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    Want to observe how Orange County’s primary ballots are counted? Here’s how
    • January 23, 2024

    From processing mail ballots to ensuring the software is tabulating votes correctly, there are a bevy of opportunities to observe various parts of the 2024 primary election process.

    A tool meant to ensure transparency and accuracy in the election system, the observation system is open to any member of the public, according to the Orange County Registrar of Voters.

    The Registrar has a full schedule on its website of when and what can be observed, but some significant activities include:

    Feb. 6: Observers can watch the accuracy testing of the county’s voting system, from the preparation of test ballots to the scanning of those on all devices. Those watching can also check the processing and counting of mail ballots starting this day; that includes the collection, return process, signature verification and sorting of ballots. Accepted mail ballots, the Registrar notes, cannot be actually counted until 8 p.m. on March 5, the primary day.

    Feb. 24: The first batch of vote centers open on this day where the processing of conditional voter registration and provisional ballots begins and can be observed. More vote centers will open on March 2.

    March 5: It’s Election Day, and watchers can observe as accepted mail ballots as well as in-person votes will begin to be tabulated by the voting system.

    March 15: Observers can watch as the Registrar uses test ballots on all voting devices to ensure the system is still accurately tabulating votes.

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    Observers are not required to RSVP to take part in the process, said Enedina Chhim, a spokesperson for the Registrar of Voters.

    Observers can watch audits and vote tabulations, take notes, challenge whether staff are following procedures and ask questions of a vote center lead or “observation ambassador” (Registrar staff assigned to assist observers, explain processes, answer questions and facilitate observer challenges) as long it does not interrupt the conduct of the election process. Observers will be given a badge upon signing in and must wear it while “maintaining a professional and respectful manner,” according to guidance from the Registrar.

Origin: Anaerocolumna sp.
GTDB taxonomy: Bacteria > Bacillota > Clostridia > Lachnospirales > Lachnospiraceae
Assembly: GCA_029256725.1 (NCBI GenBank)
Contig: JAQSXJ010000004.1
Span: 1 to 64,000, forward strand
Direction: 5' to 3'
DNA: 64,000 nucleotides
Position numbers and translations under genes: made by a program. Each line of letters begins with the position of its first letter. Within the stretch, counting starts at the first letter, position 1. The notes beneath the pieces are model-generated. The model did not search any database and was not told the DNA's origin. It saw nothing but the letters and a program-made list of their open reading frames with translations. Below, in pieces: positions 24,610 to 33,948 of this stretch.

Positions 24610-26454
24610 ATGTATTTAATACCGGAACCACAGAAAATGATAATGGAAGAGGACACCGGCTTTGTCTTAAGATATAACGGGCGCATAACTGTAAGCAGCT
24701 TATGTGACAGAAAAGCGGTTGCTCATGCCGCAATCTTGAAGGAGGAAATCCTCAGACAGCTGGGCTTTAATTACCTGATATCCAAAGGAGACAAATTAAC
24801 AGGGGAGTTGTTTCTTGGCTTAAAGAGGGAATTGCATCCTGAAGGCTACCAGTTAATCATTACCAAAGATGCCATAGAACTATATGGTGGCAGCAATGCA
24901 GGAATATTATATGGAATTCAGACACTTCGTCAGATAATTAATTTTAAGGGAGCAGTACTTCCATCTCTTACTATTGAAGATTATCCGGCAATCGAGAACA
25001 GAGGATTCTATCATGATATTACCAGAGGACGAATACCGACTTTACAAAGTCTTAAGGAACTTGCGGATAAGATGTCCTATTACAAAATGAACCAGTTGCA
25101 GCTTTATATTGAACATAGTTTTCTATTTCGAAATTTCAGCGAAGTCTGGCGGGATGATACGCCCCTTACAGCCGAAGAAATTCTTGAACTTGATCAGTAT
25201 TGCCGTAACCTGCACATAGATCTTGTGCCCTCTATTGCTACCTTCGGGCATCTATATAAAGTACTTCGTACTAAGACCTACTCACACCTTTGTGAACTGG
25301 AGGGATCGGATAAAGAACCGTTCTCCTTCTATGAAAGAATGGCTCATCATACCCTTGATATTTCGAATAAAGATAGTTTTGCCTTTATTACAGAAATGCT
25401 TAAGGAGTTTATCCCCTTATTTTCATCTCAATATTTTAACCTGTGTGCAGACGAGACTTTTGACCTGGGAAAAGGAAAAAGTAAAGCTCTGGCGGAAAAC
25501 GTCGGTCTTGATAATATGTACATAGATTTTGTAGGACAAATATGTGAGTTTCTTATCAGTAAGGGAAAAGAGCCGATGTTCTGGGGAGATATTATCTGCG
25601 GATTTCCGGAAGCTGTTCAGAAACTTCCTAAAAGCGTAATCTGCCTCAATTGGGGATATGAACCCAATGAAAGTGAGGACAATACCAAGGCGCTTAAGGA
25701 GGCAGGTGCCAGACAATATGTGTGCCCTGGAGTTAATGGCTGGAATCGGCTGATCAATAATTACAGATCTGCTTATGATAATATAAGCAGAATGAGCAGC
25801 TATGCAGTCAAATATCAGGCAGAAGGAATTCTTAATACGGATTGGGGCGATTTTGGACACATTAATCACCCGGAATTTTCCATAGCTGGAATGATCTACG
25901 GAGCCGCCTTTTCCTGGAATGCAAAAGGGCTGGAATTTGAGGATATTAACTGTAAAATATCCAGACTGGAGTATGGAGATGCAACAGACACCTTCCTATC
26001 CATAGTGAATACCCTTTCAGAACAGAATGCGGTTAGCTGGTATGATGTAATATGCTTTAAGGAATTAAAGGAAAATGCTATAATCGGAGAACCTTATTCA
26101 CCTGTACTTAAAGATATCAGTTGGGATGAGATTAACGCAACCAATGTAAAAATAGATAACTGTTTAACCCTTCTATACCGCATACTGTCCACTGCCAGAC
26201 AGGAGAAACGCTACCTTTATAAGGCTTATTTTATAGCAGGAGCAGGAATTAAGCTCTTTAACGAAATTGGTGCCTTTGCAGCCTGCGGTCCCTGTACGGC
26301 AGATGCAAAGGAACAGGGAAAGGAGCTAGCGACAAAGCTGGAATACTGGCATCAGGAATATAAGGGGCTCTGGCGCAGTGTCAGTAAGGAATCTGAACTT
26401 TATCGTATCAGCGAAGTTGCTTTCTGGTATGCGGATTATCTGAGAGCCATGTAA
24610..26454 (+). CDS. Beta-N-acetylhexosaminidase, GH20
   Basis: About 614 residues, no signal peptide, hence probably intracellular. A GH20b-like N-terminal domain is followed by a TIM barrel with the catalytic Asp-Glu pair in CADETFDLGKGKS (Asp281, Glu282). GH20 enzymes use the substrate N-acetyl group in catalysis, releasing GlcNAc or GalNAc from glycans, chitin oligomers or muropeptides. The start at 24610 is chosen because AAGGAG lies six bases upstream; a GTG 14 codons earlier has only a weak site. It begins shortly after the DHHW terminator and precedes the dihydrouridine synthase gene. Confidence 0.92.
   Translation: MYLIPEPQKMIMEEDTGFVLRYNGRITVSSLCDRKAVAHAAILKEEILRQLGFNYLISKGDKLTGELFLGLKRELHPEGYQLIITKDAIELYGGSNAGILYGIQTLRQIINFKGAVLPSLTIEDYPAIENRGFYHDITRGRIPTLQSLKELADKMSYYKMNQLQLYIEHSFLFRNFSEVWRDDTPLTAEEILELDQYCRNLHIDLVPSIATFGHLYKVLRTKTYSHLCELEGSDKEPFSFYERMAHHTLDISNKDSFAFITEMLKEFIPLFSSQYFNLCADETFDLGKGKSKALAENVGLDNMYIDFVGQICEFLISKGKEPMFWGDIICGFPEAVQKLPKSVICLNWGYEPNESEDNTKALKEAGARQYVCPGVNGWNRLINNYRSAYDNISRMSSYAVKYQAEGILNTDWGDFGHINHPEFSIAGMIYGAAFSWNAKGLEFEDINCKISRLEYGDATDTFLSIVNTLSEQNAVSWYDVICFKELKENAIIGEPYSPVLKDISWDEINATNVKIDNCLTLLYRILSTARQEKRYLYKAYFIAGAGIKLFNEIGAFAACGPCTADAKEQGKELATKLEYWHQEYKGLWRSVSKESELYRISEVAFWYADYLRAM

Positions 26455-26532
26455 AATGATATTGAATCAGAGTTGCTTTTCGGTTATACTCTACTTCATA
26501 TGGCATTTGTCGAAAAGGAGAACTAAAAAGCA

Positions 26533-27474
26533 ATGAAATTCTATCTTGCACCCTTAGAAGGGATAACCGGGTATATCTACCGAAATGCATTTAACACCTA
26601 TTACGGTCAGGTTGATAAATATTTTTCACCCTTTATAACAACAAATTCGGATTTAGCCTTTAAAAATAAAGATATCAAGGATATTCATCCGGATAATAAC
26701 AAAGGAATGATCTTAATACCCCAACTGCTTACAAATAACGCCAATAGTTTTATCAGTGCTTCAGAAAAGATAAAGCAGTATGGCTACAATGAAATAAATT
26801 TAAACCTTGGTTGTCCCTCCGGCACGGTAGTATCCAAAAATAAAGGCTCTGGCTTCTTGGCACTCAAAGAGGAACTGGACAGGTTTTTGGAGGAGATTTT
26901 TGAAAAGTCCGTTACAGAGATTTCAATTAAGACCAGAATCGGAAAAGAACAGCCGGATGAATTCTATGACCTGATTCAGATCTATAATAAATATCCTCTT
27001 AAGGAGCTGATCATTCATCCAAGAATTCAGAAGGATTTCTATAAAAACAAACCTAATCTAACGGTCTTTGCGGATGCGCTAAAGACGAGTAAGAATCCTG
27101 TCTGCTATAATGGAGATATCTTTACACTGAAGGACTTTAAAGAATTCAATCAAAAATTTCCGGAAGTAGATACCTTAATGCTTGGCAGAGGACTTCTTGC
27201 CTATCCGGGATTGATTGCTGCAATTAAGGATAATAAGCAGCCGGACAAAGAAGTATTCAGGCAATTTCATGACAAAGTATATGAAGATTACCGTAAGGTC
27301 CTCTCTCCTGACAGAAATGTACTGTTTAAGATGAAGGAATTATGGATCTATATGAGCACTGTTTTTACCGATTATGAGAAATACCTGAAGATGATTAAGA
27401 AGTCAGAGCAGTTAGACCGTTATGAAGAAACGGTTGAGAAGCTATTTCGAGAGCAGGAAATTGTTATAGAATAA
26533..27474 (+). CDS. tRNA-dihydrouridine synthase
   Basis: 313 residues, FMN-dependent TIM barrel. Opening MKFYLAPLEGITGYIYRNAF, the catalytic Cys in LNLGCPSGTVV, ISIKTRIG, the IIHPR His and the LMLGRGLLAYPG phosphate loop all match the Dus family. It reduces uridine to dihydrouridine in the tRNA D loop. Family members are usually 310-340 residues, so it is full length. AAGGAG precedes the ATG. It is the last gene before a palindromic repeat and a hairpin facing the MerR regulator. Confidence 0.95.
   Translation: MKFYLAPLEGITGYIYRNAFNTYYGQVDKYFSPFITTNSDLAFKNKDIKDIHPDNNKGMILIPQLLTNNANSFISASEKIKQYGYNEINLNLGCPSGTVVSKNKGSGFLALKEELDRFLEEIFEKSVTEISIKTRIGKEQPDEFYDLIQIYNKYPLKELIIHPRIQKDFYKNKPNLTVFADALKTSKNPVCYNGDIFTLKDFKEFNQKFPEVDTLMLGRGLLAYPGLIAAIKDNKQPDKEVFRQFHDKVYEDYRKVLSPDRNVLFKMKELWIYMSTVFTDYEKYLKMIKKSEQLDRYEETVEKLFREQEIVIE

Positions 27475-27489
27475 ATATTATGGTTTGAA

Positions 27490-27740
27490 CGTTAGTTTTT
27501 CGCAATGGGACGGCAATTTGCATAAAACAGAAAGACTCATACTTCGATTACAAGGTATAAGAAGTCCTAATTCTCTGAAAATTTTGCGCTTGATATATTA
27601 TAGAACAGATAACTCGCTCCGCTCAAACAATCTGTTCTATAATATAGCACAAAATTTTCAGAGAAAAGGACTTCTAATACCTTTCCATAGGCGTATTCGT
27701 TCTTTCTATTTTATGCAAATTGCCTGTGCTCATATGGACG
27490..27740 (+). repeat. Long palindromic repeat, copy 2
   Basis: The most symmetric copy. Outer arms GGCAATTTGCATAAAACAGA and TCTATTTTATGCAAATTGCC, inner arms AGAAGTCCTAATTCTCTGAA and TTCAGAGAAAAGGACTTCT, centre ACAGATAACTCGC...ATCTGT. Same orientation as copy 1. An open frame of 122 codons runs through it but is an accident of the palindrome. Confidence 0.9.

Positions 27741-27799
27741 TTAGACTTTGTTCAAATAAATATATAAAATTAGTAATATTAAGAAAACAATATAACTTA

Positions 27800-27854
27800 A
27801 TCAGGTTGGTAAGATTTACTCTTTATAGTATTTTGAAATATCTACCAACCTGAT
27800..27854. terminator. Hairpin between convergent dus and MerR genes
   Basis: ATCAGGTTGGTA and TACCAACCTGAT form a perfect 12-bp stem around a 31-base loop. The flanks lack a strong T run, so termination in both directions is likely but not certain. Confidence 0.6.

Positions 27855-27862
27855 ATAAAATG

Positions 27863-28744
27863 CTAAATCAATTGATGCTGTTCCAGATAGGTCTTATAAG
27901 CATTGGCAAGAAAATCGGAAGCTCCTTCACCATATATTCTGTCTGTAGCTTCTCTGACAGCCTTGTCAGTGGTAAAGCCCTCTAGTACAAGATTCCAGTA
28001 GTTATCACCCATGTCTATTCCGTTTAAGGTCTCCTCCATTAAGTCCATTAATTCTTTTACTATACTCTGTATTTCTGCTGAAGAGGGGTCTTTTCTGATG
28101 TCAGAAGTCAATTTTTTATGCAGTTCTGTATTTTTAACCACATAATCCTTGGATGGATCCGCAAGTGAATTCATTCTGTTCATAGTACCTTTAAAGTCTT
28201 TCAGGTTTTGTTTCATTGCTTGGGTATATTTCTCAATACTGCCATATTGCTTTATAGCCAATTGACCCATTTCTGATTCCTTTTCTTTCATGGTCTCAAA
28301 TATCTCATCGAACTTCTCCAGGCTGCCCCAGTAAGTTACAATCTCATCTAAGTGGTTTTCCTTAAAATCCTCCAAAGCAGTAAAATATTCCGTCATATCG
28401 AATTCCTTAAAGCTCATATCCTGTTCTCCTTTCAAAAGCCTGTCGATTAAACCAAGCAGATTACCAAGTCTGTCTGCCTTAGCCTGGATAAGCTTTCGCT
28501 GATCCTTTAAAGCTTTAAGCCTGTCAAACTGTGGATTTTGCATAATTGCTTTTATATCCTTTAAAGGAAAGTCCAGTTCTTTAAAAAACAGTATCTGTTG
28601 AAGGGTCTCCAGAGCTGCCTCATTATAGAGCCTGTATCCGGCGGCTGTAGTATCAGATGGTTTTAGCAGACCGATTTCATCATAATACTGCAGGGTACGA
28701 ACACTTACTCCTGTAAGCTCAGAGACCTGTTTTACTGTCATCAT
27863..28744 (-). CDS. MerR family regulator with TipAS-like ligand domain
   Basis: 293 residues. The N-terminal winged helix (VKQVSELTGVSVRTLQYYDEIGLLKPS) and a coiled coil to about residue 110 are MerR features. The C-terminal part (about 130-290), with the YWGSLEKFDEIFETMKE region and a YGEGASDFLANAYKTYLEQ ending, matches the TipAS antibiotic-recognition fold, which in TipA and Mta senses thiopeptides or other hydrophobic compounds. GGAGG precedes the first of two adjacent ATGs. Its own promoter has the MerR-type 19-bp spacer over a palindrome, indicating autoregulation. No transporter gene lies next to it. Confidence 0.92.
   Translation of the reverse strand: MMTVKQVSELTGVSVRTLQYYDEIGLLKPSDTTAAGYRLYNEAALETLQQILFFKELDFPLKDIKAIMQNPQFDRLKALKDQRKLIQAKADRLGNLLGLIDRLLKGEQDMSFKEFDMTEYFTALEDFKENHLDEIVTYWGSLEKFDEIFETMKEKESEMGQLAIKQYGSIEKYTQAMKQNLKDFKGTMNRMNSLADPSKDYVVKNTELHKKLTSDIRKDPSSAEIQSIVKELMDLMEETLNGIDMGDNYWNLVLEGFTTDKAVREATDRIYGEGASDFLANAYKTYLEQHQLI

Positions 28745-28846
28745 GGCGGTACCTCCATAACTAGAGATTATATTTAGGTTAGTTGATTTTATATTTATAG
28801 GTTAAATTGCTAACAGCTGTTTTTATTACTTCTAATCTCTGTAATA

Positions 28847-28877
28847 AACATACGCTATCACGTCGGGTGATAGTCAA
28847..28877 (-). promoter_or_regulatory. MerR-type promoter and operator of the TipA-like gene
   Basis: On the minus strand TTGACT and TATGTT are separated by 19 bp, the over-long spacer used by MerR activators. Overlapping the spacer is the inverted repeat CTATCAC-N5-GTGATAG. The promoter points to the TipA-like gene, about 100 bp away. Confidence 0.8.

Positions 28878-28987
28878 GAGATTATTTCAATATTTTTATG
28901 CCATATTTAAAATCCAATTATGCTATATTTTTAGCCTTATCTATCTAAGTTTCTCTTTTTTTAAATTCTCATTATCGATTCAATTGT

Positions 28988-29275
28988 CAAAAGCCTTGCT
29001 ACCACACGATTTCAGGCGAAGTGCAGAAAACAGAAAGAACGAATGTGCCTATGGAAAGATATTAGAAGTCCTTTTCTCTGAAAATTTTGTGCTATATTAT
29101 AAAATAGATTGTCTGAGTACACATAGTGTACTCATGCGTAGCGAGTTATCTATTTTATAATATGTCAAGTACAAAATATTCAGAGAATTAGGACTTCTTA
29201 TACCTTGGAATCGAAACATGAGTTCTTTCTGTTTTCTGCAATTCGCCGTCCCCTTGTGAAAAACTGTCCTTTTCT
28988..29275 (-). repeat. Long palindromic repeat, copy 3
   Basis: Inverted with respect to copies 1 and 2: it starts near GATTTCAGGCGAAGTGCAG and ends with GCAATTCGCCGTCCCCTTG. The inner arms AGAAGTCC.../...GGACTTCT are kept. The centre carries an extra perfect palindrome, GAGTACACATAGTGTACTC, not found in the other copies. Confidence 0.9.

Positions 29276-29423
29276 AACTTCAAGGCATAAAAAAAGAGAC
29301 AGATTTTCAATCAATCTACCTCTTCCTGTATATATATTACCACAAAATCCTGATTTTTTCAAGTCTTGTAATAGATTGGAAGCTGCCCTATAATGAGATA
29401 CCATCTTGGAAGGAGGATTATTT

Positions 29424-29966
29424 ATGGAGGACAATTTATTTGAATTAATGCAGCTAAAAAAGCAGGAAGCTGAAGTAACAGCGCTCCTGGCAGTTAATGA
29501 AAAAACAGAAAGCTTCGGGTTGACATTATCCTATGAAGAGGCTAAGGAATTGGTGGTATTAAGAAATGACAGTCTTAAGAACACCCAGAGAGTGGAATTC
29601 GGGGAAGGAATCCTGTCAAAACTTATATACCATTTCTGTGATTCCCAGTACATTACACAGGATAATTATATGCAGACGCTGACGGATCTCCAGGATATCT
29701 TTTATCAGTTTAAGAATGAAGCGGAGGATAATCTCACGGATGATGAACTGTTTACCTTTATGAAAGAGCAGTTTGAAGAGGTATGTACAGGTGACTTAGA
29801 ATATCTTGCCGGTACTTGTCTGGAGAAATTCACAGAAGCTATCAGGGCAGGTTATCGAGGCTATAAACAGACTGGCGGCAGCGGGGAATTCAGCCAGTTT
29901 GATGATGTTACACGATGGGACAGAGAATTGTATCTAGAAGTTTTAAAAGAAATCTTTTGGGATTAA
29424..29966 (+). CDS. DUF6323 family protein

Observers cannot go into an occupied voting booth, display any campaign material, directly challenge a voter, touch election-related equipment or staff, prevent other watchers from observing or use cell phones or cameras outside of designated areas, according to the guidance.

    Ballot processing, audits, testing and tallying will occur at the Registrar’s Santa Ana office, 1300 South Grand Ave, Building C, but observers can also visit the vote center and drop box locations around the county to check daily operations there.

    In addition to observing in person, the Registrar will set up live streams, including on election night.

    More dates and information about election observing can be found at the Registrar’s website, Questions can also be directed to the Registrar’s office by calling 714-567-7600.

    ​ Orange County Register